So, Tesco’s Fresh & Easy misadventure in the US is drawing to a close.
So, Tesco’s Fresh & Easy misadventure in the US is drawing to a close. Like David Beckham’s sojourn in the US, its arrival in California was a much trumpeted debut that attracted fevered press coverage, but ultimately amounted to not very much aside from several faux pas and an enrichment of the American economy by a slightly misguided British visitor.
I’ve always been in a small minority of optimists regarding Fresh & Easy. For me, the biggest problem was the shockingly unlucky timing of launching a new business in some of the states worst affected by the financial crisis. Aside from this unforeseen hurdle, there were several operational errors, including store locations, marketing (or absence thereof), range, packaging, checkout systems, lack of couponing and lack of loyalty card.
These mistakes all contributed to a distinctly underwhelming proposition for the American grocery shopper and created a correspondingly unsuccessful business. Tesco’s assurances that it had lived among the natives and knew their shopping and consumption habits appear in retrospect to have been more than faintly naive, or even slightly over-confident.
As the lack of traction continued, the problems mounted. Stores were opened and then closed. Stores were opened and then mothballed. Stores were built and then never opened at all. In the meantime, while some of the operational fixes were implemented, the basic lack of scale ensured that Fresh & Easy was likely to be on a hiding to nothing. The retailer’s infrastructure was built to handle over 1,000 busy stores, but ended up servicing just 200 quiet units. Akin to using several Exocet missiles to silence a boisterous chaffinch.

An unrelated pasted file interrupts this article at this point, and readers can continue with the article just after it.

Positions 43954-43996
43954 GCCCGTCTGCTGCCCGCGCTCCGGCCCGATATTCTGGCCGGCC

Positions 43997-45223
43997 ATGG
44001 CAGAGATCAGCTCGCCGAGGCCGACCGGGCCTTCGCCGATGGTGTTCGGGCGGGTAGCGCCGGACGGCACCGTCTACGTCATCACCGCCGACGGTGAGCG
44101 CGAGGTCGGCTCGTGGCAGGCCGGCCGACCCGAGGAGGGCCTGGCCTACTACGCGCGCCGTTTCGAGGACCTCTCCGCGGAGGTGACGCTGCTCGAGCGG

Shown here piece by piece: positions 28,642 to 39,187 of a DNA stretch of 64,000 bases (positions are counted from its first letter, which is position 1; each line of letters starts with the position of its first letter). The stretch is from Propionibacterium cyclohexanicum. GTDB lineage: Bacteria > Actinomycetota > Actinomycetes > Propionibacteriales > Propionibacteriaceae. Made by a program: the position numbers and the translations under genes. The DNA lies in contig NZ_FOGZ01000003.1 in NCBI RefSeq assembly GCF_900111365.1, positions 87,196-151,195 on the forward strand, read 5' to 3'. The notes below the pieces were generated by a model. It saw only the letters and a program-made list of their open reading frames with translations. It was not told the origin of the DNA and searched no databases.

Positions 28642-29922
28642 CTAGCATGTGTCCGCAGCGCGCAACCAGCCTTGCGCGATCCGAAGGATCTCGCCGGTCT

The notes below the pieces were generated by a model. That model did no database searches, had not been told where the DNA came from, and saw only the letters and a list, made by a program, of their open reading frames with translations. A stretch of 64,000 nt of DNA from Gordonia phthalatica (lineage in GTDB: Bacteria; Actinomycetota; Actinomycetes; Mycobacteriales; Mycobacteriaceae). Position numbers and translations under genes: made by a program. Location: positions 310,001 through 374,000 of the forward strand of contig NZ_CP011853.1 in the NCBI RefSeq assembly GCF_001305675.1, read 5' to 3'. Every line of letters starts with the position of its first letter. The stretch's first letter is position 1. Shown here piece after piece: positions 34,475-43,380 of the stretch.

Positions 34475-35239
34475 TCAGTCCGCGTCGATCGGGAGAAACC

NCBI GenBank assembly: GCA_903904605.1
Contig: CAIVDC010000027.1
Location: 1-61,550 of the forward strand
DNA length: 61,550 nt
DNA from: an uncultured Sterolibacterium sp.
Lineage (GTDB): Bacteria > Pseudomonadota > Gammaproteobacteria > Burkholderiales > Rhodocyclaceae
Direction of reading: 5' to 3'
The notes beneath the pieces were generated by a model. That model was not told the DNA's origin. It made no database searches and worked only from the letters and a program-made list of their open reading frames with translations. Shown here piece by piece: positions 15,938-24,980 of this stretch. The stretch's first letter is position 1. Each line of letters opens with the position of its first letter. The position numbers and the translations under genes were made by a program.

Tesco has stated that the capex invested in Fresh & Easy since its inception was around £1 billion, so Phil & Tel’s Excellent Adventure has not been the most expensive cross-border failure in retail, but it is certainly among the more humbling (although still some way to go to match Walmart in Germany which was epic). I’m sure that things would have turned out differently if financial meltdown had not occurred and Fresh & Easy had achieved the scale necessary to paper over some of the strategic and operational cracks.
In terms of what’s next, the likelihood seems to be a piecemeal sale of locations to the likes of Dollar General and Aldi. Talk of Walmart buying the chain, meanwhile, is fairly fanciful given the size of the stores and Walmart’s hesitancy in putting its foot on the accelerator for its Express concept. Not Tesco’s finest hour. But possibly not their worst either – they had equal unhappiness in France.
- Bryan Roberts, director of retail insights, Kantar Retail
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Comment: Not Tesco's finest hour, but possibly not its worst